The police seemed amused and wondered why I hadn’t called the police rather than try and take on a couple of punks in the supermarket parking lot. I reasoned that everything happened very quickly and if everyone ran away from his or her aggressors and stopped to call for help, the police department would be submerged and would never get anything done.

Left unsaid was the fact that punks like this would rule the streets. As I put it, ‘I don’t want to profile anybody, but…’ and I looked them all in the eye and remained silent. I wanted to throw their politically correct agenda back in their faces. There was a lull in the conversation as the police pondered what I’d just said.

I watched them carefully. They were not only burly but fortunately for me, three of them were white and one was black. She was the woman who took all our statements because she knew how to type quickly. I noted she was very attractive and had quite a body on her but wore a severe expression, probably for her own self-preservation. Two of the younger cops were about 6’3” and built up and the oldest was about fifty, 5’8” and shaped like a weight lifter. He was the closest to me in age and said,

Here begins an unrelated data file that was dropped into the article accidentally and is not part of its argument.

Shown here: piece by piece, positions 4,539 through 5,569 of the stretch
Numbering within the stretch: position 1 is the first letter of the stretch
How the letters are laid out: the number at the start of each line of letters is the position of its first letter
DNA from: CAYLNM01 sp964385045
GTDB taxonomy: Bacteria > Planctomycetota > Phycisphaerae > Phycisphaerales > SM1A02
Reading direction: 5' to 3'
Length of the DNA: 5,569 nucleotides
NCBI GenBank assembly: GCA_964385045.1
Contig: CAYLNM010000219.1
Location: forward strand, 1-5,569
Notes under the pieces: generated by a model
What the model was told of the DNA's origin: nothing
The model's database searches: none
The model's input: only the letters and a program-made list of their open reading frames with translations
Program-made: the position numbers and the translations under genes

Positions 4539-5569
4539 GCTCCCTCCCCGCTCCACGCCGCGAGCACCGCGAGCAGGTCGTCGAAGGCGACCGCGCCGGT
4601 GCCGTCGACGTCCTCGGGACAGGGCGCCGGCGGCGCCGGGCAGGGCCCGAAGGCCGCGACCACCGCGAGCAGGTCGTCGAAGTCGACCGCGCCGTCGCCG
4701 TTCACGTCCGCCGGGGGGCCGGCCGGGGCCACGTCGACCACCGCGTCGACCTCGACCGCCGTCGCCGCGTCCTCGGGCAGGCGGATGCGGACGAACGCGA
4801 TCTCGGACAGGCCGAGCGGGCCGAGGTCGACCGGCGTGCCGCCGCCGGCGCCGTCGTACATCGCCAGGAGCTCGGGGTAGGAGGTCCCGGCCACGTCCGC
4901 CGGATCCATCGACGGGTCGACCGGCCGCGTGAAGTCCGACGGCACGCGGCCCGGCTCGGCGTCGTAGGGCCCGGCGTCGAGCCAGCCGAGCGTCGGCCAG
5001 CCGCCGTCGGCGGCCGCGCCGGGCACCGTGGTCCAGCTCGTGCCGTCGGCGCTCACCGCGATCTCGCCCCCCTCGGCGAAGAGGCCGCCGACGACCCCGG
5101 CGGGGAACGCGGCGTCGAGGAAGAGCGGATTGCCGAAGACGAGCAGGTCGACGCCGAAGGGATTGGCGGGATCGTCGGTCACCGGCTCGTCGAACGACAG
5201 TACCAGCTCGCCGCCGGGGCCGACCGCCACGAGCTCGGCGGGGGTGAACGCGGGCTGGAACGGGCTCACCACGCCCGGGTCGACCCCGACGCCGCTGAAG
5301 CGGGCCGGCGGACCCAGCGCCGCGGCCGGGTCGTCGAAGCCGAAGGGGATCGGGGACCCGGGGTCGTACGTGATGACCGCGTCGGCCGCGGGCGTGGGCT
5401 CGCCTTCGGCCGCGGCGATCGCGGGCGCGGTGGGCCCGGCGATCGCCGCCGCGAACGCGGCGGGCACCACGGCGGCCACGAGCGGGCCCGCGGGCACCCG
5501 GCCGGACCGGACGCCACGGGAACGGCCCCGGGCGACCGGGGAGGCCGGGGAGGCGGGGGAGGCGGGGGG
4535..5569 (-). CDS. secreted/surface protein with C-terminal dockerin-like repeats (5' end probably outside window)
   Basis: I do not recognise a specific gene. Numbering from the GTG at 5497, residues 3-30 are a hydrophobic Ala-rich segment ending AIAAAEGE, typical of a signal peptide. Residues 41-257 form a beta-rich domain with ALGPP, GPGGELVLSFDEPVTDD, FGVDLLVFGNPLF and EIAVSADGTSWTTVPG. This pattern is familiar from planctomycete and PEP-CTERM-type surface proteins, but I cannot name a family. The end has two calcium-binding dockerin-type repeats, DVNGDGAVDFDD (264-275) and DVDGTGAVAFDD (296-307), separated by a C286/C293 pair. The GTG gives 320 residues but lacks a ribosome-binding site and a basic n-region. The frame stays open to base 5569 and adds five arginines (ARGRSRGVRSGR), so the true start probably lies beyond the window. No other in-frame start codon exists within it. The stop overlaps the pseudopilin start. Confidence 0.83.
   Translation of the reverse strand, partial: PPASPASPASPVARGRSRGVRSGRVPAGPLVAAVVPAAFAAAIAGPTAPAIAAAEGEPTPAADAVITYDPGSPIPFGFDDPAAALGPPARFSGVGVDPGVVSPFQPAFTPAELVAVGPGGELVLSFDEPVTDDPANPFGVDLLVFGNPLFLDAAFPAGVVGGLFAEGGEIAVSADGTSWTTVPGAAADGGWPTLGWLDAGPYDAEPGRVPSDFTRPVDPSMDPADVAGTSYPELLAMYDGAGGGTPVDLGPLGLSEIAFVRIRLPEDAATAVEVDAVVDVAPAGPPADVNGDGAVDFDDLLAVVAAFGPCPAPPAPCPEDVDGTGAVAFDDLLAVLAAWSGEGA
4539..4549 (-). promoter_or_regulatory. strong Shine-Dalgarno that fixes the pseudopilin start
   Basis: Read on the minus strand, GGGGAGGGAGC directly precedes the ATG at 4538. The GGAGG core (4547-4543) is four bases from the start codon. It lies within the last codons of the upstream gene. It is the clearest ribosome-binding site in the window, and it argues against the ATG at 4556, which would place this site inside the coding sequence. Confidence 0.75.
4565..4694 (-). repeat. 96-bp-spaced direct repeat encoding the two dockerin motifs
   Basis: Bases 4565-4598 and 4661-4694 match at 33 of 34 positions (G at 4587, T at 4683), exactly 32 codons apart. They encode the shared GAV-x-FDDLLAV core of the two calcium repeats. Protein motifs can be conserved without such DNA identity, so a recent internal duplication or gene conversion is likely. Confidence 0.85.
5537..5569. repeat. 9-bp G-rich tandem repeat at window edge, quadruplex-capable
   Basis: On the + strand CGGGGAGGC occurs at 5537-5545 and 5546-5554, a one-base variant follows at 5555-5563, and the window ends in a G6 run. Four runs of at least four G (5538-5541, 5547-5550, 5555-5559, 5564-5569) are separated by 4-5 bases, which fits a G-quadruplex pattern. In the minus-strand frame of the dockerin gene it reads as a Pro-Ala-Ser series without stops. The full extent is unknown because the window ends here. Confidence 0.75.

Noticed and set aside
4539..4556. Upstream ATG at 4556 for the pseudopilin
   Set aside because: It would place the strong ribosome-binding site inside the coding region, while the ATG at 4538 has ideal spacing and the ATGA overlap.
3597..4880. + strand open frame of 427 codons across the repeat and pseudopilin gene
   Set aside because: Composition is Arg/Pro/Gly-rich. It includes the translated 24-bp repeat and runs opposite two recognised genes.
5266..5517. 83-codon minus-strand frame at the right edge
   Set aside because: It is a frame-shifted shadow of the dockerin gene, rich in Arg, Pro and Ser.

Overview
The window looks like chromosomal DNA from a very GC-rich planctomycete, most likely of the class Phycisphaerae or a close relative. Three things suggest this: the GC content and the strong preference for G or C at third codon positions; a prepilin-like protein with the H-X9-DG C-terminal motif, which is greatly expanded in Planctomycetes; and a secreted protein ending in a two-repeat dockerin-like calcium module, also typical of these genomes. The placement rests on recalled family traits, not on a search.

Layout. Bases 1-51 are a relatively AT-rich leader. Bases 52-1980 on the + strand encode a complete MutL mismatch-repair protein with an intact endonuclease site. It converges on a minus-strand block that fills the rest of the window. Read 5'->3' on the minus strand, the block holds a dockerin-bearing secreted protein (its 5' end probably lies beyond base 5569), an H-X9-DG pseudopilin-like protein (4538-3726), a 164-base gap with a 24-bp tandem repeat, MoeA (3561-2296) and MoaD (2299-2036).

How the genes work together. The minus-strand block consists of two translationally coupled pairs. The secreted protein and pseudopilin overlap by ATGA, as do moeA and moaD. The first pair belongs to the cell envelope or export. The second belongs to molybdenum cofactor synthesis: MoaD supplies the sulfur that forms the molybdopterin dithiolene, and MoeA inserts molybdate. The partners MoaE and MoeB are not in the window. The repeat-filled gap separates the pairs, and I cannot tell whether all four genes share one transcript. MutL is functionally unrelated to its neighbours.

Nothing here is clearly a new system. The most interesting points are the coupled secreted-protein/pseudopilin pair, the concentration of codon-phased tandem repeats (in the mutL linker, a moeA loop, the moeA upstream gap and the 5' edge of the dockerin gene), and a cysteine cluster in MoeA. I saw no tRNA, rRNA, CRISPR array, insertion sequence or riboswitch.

“We sent some officers to McDonald’s to bring your bikes back to your house. We rang your bell. The

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housekeeper answered and let us in. We parked your bikes inside your property. Quite a place you have! Talking about profiling, yours doesn’t quite fit the profile of a father throwing karate punches at two punks outside McDonald’s. Ever been in other scraps?”

“Not here and not as an adult,” I answered honestly.

“Would you like some extra protection until this thing blows over?”

“That would be nice. Unlike all these criminals running round, I’m not armed and I don’t have firearms in the house. In the USA, it would be legal to protect your home, but here I’ve heard it’s a problem.”

I noticed that he had been staring at my ‘carte de séjour’, a French alien identity card that indicated my nationality.

“I think you were very brave to take on those two punks,” he answered, “but they might call their friends to come after you. We can cover you and keep an eye on their friends. Defending your house is a tricky thing in France.”

“That’s true we’re not in America here where a man can protect his property with a firearm,” said the black woman cop, finally speaking up.

“We’ll have cars patrol your house once an hour during the night and several times a day for the next two weeks,” the male cop said.

I thanked them warmly as they brought the two of us home but once inside, I was angered that self-defense was so problematic in France. Some French Communist once said, “Property is just land stolen from the People” or something to that effect.

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Did that mean maintaining self-defense of one’s stolen– more like ‘highly-paid-for’–property was a problem because said property belonged to the undeserving ‘People’?